CONTACT: MELVIN O. SHAW
300 Plaza Centre One
Iowa City IA 52242
(319) 384-0010; fax (319) 384-0024
Release: April 16, 2002
Pulitzer winner David Halberstam to give April 19 Levitt Lecture
Halberstam, a Pulitzer Prize-winning journalist and author, will visit the
University of Iowa College of Law Friday, April 19 when Halberstam will speak
on "America and the World: New Challenges in a Time of Uncertainty"
as part of the law school's Richard S. Levitt Family Distinguished Lecture
Series. The free, public lecture begins at 4 p.m. in the Levitt Auditorium
at the Boyd Law Building.
Halberstam is regarded as an historian and a commentator, and has appeared
on various national television programs discussing American foreign policy
in the wake of last September's terrorist attacks on the United States. His
latest book, War in a Time of Peace: Bush, Clinton and the Generals, investigates
American foreign policy in the 1990s. Halberstam's forthcoming book Firehouse,
due out in June, is a narrative about the firefighters assigned to New York
City Engine 40 Ladder 35, who died trying to rescue the victims of the Sept.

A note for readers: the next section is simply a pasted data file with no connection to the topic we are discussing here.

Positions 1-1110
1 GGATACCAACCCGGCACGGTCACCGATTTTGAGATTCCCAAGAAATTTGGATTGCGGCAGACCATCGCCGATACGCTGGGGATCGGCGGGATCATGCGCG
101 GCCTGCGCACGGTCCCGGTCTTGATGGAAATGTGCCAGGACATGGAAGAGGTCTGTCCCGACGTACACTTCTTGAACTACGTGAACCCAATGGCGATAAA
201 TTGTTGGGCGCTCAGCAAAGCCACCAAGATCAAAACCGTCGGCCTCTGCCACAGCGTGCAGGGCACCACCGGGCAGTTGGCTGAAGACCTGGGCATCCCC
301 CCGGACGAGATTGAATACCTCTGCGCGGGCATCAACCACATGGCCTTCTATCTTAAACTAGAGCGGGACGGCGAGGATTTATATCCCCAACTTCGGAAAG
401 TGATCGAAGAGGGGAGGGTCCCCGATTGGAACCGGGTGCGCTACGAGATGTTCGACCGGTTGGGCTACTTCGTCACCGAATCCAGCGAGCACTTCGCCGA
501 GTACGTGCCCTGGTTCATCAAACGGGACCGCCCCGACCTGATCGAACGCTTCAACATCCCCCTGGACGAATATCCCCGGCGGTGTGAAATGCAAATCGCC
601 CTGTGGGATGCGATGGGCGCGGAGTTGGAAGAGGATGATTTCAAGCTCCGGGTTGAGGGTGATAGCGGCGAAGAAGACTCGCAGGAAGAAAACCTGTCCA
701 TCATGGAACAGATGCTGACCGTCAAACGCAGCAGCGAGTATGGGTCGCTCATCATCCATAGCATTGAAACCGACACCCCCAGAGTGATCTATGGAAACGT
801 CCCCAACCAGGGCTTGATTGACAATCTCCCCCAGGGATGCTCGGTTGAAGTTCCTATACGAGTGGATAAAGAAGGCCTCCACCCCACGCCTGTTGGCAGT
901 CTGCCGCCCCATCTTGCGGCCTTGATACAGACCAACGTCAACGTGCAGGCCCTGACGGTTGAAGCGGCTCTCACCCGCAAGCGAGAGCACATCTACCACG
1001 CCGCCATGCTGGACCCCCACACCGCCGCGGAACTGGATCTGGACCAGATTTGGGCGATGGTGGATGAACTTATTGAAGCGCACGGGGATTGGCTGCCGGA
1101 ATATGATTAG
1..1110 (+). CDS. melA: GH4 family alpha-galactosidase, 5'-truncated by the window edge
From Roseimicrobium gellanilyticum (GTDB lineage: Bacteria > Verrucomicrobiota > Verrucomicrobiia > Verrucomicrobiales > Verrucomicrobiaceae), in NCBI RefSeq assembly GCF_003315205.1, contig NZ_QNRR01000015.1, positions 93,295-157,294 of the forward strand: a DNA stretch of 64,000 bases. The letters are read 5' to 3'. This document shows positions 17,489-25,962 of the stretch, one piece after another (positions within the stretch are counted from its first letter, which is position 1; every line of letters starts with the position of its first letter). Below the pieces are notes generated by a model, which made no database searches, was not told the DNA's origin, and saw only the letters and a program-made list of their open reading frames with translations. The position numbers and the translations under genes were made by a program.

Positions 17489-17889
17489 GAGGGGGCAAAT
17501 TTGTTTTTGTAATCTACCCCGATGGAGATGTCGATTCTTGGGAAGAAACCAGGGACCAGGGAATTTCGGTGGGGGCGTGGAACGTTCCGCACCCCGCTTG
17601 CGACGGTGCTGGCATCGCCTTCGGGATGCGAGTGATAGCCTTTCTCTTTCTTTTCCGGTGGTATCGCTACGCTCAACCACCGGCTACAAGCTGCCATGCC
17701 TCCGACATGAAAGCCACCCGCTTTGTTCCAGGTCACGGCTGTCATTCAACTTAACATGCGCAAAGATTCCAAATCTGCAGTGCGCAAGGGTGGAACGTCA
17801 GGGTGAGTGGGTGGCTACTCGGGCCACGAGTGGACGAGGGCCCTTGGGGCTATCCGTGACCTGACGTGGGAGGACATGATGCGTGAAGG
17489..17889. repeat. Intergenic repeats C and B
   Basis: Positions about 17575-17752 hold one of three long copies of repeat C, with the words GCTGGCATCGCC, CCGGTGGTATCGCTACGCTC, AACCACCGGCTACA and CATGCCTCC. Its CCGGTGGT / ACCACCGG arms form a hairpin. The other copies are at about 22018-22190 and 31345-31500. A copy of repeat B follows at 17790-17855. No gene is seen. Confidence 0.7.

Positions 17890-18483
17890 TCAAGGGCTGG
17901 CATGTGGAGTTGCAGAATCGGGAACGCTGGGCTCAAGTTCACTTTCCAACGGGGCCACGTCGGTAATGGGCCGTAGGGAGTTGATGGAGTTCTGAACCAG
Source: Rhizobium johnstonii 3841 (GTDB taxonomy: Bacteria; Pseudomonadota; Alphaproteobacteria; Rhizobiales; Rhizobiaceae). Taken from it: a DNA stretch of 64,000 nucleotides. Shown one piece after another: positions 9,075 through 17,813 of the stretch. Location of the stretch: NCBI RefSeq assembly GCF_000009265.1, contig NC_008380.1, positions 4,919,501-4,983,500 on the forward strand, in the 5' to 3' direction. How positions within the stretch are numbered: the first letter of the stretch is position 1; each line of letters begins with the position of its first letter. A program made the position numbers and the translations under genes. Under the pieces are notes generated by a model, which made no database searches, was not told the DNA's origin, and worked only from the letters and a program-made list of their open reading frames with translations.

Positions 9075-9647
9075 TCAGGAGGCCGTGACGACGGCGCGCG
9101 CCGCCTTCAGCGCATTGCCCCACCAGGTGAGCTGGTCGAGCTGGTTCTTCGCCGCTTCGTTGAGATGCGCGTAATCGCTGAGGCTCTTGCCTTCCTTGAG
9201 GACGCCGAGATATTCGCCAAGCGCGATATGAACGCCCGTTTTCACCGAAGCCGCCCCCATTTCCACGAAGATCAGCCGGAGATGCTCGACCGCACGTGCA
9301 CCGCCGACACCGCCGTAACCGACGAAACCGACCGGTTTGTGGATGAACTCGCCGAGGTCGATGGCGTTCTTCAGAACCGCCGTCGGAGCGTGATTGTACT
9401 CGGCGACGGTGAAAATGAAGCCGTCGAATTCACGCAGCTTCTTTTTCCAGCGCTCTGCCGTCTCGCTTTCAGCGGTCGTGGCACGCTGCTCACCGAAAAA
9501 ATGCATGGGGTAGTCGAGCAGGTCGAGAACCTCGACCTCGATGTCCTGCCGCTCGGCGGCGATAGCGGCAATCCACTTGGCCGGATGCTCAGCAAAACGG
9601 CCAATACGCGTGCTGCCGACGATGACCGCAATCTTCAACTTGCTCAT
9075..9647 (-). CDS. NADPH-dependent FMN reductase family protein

11 terrorist attack on the World Trade Center towers.
Halberstam enjoys an international reputation as a writer whose best-selling
books range from the topics of cultural history and contemporary public policy
to sports figures. He became widely known in the early 1960s when he was a
young New York Times journalist who began to report that the U.S. was losing
the Vietnam War. According to his biography, "Halberstam's reporting
so annoyed President Kennedy that the latter asked the publisher of The New
York Times to transfer him to another bureau." At the age of 30, he was
named co-winner of the 1964 Pulitzer Prize for international reporting. He
shared the award with Malcolm W. Browne of the Associated Press for their
individual reporting of the Vietnam War and the overthrow of former Vietnamese
President Ngo Dinh Diem's regime.
Some critics say Halberstam's best work is The Best and the Brightest, which
charts the Kennedy and Johnson administrations. He followed that title with
The Powers That Be, and The Reckoning, two of his other celebrated books that
deal, respectively, with the media and the Japanese as an economic superpower.
The Richard S. Levitt Family Distinguished Lectureship was created in 1995
through a generous endowment gift from the Levitt family to the Iowa Law School
Foundation. The purpose of the Levitt Lectures is to bring to the UI campus
distinguished national and international figures in law and government to
present timely lectures to students, faculty and alumni of the College of
Law. Prior Levitt Lectures include U.S. Supreme Court Justice John Paul Stevens,
former Attorney General Janet Reno, and four Nobel Peace Prize Winners, Abba
Eban, John Hume, Bishop Desmond Tutu and Elie Wiesel.